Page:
The very first time I tried on a pair of Gunnar Optics, it was half a decade ago, and the company was still very much trying to market its product solely at gamers. Their claims then, along with their branding and marketing made spurious claims about their ability to make you a better gamer.
I received a set of them for review, put them on, and within in five minutes it felt like my brain was trying to escape through my ocular cavities. So piercing was the headache and the nausea that I immediately sent them off to somebody else to review. Similarly, when we had the chance to give them another go a little later, I passed up on that opportunity so hard I think the earth shifted on its axis.
More recently, they seem to have taken on a little more of a subdued marketing stance – and that’s despite hooking up with gaming peripheral peddler Razer as an official product partner. They’ve dropped much of their marketing mumbo-jumbo, no longer making wild promises about their mystical I-AMP technology, IONIK lens tints or FRACTYL designs – instead just focusing on their promises to reduce eye strain.
I’ve changed too. In recent years, I’ve noticed that my days (and most nights) spent in front of a screen are causing me significant eye strain, leading to furrowed brows, haunched shoulders and daily headaches. Seeing as I now regularly suffer from crippling headaches, I thought I’d have nothing to lose but my lunch.
My initial impressions with a new set (a pretty sexy design called the Emissary – with clear lenses instead of the yellow ones this time) weren’t too different from the very first time I wore Gunnars. Within minutes it felt like I needed a lie down and a hug. I soldiered on though, and within two days the headaches were gone.
More than that though, is that within the first week of use I noticed that my shoulders weren’t so tense, and those daily headaches I was experiencing were subsiding. Perhaps it’s placebo or perhaps there is something to Gunnar’s lenses. The frame is exceptionally lightweight and comfortable, as are the lenses themselves, so they’re a pleasure to wear all day.
They seem to allow for a little more pin-point focus. By filtering out unnecessary blue light (that’s the stuff your screen and the energy-efficient florescent lightbulbs are beaming out at you) through a combination of lens materials and lens tints.
They also make claims that their lenses will allow you to see things a little more clearly, and I found this to be true. Hardly a scientific test, admittedly, but I found in-game text on my TV from about 2 and a half metres away considerably clearer with the glasses on, than with them off. The same goes for the text on the laptop screen that I stare at daily. A little sharper, a little more in focus.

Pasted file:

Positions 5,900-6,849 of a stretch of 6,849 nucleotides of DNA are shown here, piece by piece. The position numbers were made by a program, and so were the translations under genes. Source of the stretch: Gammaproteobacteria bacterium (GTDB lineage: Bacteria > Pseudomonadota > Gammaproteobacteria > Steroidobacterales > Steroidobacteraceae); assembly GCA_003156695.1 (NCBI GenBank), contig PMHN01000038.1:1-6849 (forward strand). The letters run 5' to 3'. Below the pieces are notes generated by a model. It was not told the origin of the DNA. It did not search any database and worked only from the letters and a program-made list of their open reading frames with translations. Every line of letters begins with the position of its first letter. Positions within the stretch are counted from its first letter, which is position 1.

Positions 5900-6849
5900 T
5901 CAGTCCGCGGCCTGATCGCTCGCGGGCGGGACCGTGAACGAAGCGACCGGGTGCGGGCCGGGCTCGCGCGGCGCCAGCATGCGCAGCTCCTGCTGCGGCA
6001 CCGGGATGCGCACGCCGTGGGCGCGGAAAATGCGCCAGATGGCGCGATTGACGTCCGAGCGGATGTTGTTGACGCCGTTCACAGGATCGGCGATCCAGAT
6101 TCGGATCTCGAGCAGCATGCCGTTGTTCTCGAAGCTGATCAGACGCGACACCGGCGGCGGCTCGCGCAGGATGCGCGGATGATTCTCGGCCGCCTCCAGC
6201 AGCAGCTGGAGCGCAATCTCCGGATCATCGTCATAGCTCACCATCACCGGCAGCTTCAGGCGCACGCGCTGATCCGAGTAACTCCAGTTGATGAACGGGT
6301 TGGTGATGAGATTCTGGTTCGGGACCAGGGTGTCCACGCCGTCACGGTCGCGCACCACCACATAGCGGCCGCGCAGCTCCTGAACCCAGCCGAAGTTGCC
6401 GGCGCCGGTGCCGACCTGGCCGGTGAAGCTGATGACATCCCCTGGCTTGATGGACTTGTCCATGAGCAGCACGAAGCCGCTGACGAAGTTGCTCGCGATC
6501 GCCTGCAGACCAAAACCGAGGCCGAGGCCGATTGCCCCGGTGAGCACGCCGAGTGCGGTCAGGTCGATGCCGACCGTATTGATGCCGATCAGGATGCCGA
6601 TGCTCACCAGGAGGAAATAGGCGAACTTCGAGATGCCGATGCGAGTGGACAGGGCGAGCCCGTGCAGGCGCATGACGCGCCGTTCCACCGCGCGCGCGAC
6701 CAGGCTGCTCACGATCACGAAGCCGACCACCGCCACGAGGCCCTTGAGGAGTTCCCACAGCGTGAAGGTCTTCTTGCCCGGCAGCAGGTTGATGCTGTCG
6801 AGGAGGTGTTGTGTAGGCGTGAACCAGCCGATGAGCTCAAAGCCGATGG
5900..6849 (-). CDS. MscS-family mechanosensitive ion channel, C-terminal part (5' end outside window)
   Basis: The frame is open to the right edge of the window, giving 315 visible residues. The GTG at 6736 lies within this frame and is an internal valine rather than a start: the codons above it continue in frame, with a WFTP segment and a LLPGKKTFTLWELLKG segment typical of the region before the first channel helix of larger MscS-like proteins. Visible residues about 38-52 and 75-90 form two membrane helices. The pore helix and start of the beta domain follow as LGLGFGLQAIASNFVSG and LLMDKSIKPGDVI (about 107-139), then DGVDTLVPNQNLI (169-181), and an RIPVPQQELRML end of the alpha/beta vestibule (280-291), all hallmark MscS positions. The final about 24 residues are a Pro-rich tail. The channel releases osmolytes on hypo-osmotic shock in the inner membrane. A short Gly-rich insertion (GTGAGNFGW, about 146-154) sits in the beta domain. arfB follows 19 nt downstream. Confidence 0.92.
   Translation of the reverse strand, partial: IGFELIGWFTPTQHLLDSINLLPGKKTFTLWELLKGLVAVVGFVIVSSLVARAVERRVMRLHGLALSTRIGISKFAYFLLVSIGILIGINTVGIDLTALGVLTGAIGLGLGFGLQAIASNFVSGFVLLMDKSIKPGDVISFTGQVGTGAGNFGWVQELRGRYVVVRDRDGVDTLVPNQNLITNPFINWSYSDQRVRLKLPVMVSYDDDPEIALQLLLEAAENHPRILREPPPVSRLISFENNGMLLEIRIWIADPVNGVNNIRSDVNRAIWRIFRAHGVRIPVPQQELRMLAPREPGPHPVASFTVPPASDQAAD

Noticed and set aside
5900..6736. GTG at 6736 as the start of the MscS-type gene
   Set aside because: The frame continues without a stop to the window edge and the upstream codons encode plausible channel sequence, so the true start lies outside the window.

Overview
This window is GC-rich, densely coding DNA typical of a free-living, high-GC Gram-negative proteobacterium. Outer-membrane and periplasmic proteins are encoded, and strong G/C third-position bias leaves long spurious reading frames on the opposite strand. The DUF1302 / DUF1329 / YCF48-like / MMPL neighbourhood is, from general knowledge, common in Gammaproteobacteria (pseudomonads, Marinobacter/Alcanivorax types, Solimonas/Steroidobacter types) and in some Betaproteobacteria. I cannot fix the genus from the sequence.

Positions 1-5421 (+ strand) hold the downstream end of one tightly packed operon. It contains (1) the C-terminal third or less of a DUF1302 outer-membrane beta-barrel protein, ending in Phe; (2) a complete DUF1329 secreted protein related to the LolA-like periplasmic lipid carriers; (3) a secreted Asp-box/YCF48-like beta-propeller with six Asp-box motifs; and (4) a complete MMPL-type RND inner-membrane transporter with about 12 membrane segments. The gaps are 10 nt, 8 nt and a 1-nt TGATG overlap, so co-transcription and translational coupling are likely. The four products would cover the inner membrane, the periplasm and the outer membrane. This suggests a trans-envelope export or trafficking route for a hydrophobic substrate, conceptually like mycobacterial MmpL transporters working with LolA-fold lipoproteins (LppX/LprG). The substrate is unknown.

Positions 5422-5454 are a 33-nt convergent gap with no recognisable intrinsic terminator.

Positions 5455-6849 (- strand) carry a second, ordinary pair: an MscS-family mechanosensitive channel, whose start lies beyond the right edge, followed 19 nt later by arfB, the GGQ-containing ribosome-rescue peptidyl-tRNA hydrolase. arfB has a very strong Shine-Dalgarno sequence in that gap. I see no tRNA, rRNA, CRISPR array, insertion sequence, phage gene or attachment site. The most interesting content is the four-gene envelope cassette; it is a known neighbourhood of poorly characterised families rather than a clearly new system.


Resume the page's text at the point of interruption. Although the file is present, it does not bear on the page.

One of the coatings adds anti-reflective properties to the front and rear of each lens, to help stem visual distractions and reduce glare. It seems to work well enough, but without any real way to test just how reflective the lenses are with and without the coating, it’s impossible to say. There is one missing coating that I do wish these things had that they don’t. They’re rather prone to oily smudges and fingerprints, and some sort of oleophobic treatment would mean I’d have spent a lot less time cleaning them.
They also claim that the design of the frames will help stave off dry eyes. Here’s what Gunnar themselves say about it:
“Our highly wrapped frame limits air currents and increases humidity to form a protective barrier around the eye,” and that “GUNNARS increase humidity levels and reduce muscular strain resulting in eyes that are refreshed, protected and able to function more comfortably and efficiently.”
Of all the claims that Gunnars make, this seems the most spurious and silly.
There are some persistent problems with Gunnars lenses too. As we’ve said before, while they work quite nicely to filter out artificial light, they still induce headaches when they go up against the sort that comes off of the yellow star our planet revolves around. Because of that, they’re hard to recommend for regular wear even if you manage to get prescription Gunnar lenses. Of course, that’s not their point. They’re made to appeal to the digital generation; people who spend hours every day getting blasted in the face with blue light.
For their price – that’s over R1000 for non-corrective eyewear – it’s a steep buy in for something that may or may not work for you. They’re not going to give you BraveStar’s Eyes of the Hawk, and they’re not even worth considering if you don’t already suffer from headaches and eyestrain. If you do suffer from those things though, they could offer sweet, sweet relief. They are, however, a little stingy on the accessories. For the money, I’d hope for a hard case and a cloth, but instead all you get is a dual-purpose, soft microfiber baggie.
I came in as a sceptic, but Gunnar Computer Eyewear has helped eradicate my persistent daily headaches.
Last Updated: August 29, 2016